29 Jun A pilot project in the Balearic Islands will study the benefits of marine reserves in the Mediterranean
Image: Cala Matzoc-Reserva Llevant. Photo by Sebastià Torrens
The stock of habitats and marine species –our natural capital– generate goods and services for our society. Some of them, such us fisheries or tourism, are visible and can be easily calculated; Others, like the feeling of well-being or enjoyment, are more abstract and difficult to measure. Natural capital accounting makes it possible to visualize the relationship between the natural environment, the economy and human well-being; and it facilitates decision-making by governments and companies for a better conservation of our natural heritage.
The objective of the project is to evaluate the contribution of the Marine Reserve of Llevant of fishing interest (to the of Eastern Mallorca) to the local and regional economy, through traditional fishing and leisure activities related to the marine and coastal environment, among others. The aim is to measure the extent, condition and value of the goods and services of the marine reserve and to identify its beneficiaries. Another purpose of the project is to offer data on the benefits obtained (and could be obtained) from investing in the recovery of degraded marine habitats and the conservation of Balearic marine biodiversity. Ultimately, the project wants to make visible the importance of conserving marine ecosystems of the reserve so that the benefits they generate can be sustained in the future.
The Balearic Islands have a network of marine reserves and protected areas whose value and benefits have often gone unnoticed. The Marine Reserve of fishing interest of Llevant in Mallorca has been chosen due to the quality of the scientific information available; the history associated with its declaration and the relevance of the participation of the economic sectors involved in its declaration and management; also due to the fact that the reserve is managed jointly and exemplary by the state and autonomous fisheries authorities.
As coordinator of Interreg project actions in the Balearic Islands, Marilles Foundation will allocate € 60,000 to carry out the study. The Spanish consultancy Ecoacsa will develop the natural capital accounting system and a guide for its application to other MPAs – with the support of the British consultancy Eftec. The Balearic Center for Applied Biology (CBBA) will carry out field-based work, which will consist of gathering information and perception from local actors.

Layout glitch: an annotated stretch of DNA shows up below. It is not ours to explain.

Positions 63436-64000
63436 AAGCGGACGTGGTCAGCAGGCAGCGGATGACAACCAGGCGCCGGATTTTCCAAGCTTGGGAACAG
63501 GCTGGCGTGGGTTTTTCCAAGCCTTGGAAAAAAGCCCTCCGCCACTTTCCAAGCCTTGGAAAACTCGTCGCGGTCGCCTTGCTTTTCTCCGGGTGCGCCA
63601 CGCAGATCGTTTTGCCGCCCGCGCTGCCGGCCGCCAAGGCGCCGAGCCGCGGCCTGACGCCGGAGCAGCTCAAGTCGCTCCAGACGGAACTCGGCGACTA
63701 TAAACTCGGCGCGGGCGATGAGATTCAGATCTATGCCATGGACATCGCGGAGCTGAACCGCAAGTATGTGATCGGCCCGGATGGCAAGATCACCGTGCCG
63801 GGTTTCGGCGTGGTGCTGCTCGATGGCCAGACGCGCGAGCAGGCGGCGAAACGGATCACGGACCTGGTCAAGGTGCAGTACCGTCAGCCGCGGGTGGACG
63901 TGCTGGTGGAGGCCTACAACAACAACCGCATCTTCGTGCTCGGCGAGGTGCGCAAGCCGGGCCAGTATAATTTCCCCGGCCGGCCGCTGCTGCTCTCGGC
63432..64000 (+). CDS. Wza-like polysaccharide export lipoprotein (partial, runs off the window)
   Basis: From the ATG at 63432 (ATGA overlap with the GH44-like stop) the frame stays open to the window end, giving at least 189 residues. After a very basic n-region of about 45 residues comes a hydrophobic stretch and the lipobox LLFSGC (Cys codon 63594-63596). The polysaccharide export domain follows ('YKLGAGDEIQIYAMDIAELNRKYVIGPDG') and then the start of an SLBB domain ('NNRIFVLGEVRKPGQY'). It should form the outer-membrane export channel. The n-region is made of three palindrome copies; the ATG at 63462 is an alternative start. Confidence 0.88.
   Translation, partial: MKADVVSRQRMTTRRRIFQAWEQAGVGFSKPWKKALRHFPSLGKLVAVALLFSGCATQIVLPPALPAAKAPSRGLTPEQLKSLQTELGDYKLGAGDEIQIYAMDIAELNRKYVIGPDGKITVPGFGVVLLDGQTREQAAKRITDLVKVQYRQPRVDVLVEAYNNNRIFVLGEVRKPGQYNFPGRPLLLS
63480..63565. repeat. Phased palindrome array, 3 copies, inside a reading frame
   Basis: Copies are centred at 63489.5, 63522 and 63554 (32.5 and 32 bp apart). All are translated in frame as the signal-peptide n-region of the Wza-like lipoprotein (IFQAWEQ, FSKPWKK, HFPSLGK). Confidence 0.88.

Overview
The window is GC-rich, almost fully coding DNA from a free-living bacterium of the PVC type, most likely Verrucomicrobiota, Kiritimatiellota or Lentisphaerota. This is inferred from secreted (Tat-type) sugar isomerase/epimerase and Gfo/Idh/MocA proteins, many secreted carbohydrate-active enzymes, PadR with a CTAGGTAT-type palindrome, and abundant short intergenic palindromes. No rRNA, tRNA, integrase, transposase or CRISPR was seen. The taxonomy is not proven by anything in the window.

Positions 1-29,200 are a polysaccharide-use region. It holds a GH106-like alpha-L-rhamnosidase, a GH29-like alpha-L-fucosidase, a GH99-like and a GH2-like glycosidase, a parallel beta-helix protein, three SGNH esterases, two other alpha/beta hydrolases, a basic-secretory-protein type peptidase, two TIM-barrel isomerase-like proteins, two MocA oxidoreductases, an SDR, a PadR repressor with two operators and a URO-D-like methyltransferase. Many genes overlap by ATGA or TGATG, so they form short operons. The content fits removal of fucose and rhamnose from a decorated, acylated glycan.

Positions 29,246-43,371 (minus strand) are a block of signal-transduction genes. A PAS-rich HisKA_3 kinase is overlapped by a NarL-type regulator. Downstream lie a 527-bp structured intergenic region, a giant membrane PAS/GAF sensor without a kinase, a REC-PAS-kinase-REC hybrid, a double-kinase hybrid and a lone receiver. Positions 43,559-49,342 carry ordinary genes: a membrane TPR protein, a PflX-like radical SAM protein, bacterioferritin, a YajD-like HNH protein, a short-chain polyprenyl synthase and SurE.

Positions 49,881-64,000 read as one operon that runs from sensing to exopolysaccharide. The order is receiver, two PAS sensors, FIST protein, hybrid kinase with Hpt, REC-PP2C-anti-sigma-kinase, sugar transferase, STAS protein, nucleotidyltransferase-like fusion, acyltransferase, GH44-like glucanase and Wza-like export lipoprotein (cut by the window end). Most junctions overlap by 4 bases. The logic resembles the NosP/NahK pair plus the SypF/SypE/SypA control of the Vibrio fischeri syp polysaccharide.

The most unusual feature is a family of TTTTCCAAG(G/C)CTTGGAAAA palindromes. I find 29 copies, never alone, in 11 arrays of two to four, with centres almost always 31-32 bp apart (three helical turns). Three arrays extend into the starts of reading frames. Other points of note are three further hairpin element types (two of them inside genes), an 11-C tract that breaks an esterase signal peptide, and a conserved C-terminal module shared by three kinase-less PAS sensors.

Image: Detail of a grouper fish. Foto: Manu San Félix
What is natural capital?
‘Natural capital’ takes into account the relationship between natural assets, the services they provide, and the benefits society derives from them. The marine environment provides multiple goods and services to the Balearic society, such as food, climate regulation and multiple recreational opportunities. It is essential to improve knowledge about the values that sea and coasts bring to economy to improve its management and invest the necessary resources to protect it.
European project on marine protected areas (MPAs)
Despite the increased coverage of MPAs in the Mediterranean, the objective of maintaining marine biodiversity is far from being met. MPAs face many challenges and have multiple deficiencies in the provision of legal instruments and financial resources, which determine the availability of technical and human resources. The Balearic Islands are not an exception in this regard.
The objective of the European project Interreg Med MPA Networks it is to contribute to the effective management of Mediterranean MPAs, by proposing solutions in four aspects: effective management, small-scale fisheries management, conservation of mobile species and sustainable financing.
Interreg Med MPA is coordinated by MedPAN and brings together ten Mediterranean partners, mainly AMP management bodies from seven countries: Albania, Croatia, France, Greece, Italy, Slovenia and Spain. Marilles Foundation participates as a partner and has the mission of coordinating the implementation of a marine natural capital accounting system in the AMP of Llevant.
Marilles will export the experience of projects on MPAs in the Balearic Islands and other regions of Spain, while importing examples from other parts of the Mediterranean that may be of interest. The results derived from the pilot project in the Llevant will be connected to those obtained in Spain by the project LIFE IP Intemares, by Biodiversity Foundation, which aims to achieve a network of marine spaces of the Natura 2000 Network managed effectively. The recommendations that emerge from this collaborative work will be aimed at supporting policy improvements at international, European and national levels.
Why natural capital accounts are useful
Natural capital accounts allow us to have a perspective on the state of our natural capital, its evolution and how its improvement or deterioration affects its ability to continue providing services in the future.
This information enables correct decisions to be made, both from public and private institutions, to identify investment priorities, improve management and invest in conservation. All this opens the doors to the possibility of creating a medium and long-term conservation program; a 25-year program, as it has been developed in other countries.
Natural assets must be managed in order to obtain products and services. For example, fisheries production depends on marine habitats, the quality of waters and currents, and physical factors that guarantee the life cycle of many species. But it is also necessary the effort of fishermen (human capital), boats and nets (physical capital) and all the services and infrastructure.
Image: Fish market. Photo: Marilles Foundation
Image: Canoeing in Menorca. Photo: David Arquimbau